Educational Opportunities, week of September 1, 2014

Turf

Thursday, Sep 4, 2014 6:30pm – 8:00pm 

Where:Sarah P. Duke Gardenes, 420 Anderson Street, Durham, NC (Map)

Grass is one of the most difficult plants to grow in our area. Discussion will be on lawn care for our Piedmont area climate & soil; best maintenance methods & untangle the confusing range of lawn care products. Presented by Charles Murphy, Durham County Extension Master Gardener. Class is free, registration is required 919-668-1707

Lawn Care

Saturday, Sep 6, 2014 10:00am – 11:00am 

Where:Durham Garden Center, 4536 Hillsborough Road, Durham, NC (Map)

Maintaining a beautiful lawn in our area is a struggle for many of us. This class will go over the pros & cons of cool season & warm season grasses, optimal lawn care for our Piedmont climate & soil. You will be introduced to the best maintenance & untangle the confusing range of lawn care products. Presented by Durham County Extension Master Gardener, Gene Carlone. Class is free/ registration is required.
contact: ann at 919-384-7526 or ann3dgc@gmail.com

Give Your Lawn Love in February

Give Your Lawn Some Love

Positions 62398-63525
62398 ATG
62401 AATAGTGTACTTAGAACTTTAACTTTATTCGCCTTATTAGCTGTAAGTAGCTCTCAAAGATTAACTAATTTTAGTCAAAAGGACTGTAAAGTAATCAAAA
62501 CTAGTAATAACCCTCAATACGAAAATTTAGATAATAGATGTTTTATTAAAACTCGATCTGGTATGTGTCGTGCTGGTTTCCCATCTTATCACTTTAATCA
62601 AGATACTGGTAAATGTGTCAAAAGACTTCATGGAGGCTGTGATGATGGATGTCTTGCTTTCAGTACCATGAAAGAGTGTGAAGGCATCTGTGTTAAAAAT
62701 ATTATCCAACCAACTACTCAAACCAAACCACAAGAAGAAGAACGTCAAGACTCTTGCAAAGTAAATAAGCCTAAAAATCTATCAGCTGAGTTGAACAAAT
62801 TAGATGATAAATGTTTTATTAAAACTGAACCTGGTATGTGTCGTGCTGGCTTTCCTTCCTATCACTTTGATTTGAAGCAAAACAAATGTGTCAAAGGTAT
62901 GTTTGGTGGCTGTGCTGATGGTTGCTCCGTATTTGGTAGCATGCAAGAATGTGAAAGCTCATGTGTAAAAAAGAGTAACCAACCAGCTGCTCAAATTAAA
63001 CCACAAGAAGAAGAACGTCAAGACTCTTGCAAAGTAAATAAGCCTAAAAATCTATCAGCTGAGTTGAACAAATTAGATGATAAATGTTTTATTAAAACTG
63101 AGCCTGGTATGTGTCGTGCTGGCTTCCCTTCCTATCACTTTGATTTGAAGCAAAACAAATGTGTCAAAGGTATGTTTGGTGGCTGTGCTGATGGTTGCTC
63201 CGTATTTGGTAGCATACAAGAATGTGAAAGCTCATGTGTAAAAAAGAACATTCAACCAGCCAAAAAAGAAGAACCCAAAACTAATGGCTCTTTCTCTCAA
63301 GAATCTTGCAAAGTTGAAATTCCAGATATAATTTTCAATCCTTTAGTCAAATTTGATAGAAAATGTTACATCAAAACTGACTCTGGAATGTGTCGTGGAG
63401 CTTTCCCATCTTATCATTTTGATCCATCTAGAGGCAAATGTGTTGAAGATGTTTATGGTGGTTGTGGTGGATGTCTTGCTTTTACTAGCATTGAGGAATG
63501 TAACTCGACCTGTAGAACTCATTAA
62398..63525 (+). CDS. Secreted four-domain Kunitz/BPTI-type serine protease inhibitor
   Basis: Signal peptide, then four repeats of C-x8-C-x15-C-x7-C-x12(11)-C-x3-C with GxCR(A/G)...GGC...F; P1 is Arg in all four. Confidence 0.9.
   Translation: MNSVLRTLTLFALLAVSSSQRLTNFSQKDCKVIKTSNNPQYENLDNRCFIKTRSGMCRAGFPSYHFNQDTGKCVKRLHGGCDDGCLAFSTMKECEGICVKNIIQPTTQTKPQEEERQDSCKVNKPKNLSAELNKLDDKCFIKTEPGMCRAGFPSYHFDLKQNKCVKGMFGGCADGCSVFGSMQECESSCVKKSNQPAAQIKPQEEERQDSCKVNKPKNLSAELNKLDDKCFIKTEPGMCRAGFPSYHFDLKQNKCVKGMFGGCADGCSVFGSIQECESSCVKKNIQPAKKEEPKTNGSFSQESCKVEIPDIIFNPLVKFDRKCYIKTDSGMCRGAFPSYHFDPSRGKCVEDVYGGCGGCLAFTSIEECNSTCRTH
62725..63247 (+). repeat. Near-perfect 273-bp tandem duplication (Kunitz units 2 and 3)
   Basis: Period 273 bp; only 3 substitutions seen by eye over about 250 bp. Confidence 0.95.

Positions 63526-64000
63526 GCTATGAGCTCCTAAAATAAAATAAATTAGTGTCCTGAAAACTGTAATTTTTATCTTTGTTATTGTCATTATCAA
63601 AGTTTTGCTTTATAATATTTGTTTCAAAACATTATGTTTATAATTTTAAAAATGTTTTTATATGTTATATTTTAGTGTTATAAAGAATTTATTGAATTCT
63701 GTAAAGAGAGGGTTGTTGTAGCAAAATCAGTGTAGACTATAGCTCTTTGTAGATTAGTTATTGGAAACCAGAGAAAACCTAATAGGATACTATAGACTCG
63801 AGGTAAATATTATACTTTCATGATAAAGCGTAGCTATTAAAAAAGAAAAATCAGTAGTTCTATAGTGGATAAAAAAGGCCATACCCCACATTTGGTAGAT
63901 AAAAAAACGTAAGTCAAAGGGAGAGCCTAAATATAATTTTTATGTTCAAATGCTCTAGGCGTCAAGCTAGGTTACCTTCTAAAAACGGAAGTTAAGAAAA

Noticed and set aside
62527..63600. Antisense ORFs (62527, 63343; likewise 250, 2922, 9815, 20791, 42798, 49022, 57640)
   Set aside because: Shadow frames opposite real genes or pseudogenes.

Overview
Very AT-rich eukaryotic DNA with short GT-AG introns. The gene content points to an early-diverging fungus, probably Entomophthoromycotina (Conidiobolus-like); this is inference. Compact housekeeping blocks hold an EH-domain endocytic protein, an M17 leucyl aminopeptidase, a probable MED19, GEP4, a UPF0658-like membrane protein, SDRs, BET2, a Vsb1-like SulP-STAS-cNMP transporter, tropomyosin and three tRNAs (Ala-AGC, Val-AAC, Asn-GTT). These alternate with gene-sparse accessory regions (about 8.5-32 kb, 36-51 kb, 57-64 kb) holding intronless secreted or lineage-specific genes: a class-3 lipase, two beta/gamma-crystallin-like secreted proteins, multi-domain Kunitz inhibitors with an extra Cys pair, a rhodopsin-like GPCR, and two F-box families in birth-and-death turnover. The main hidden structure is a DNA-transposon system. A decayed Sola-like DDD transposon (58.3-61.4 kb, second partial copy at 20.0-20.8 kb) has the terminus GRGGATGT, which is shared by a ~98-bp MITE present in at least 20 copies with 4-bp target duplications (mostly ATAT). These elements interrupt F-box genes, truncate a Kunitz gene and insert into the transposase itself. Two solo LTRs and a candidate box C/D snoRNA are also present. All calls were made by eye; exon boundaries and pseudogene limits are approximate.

If you have a fescue or other cool season lawn**, February is the time to give it some love in the form of fertilizer. Turfgrass experts at NC State University recommend applying 1 pound of nitrogen per 1000 square feet of lawn. If you have the results of a recent soil test, use those recommendations instead.

10-10-10-web

The following example calculations from Turffiles.ncsu.edu demonstrate how to use the label on your bag of fertilizer:

To determine the amount of product required to apply 1 pound of nitrogen per thousand square feet, divide 100 by the first number on the fertilizer bag.

Example 1:

A 16-4-8 fertilizer. Dividing 100 by 16 = 6.25 (100/16 = 6.25) pounds of product applied per thousand square feet to deliver 1 pound of nitrogen.

Example 2:\

A 10-10-10 fertilizer. Dividing 100 by 10 = 10 (100/10 = 10) pounds of product to be applied per thousand square feet to deliver 1 pound of nitrogen.

Cool season lawns should be fertilized on or around three holidays – Valentine’s Day, Labor Day, and Thanksgiving. Do not fertilize tall fescue after March 15.

If your lawn has an abundance of annual weeds such as chickweed or henbit, an herbicide labeled for controlling these weeds in fescue can be applied as well. A weed and feed product can be used prior to March 15. After this date, herbicides without fertilizer should be used if weed control is needed.

If you have a warm season lawn, do NOT fertilize this month. Fertilizing can begin once the lawn turns green.

** Not sure what “cool season” and “warm season” mean? Cool season grasses grow best in temperatures between 65 – 80 degrees F (spring and fall in NC). Examples of these are the fescues, perennial ryegrass, and bluegrass. Cool season lawns stay fairly green during our winters. Warm season grasses, like zoysiagrass, bermudagrass, centipedegrass, carpetgrass, and St. Augustine grass grow best in our summer temperatures between 75 – 90 degrees F. These grasses turn brown when dormant in winter.

-Ann Barnes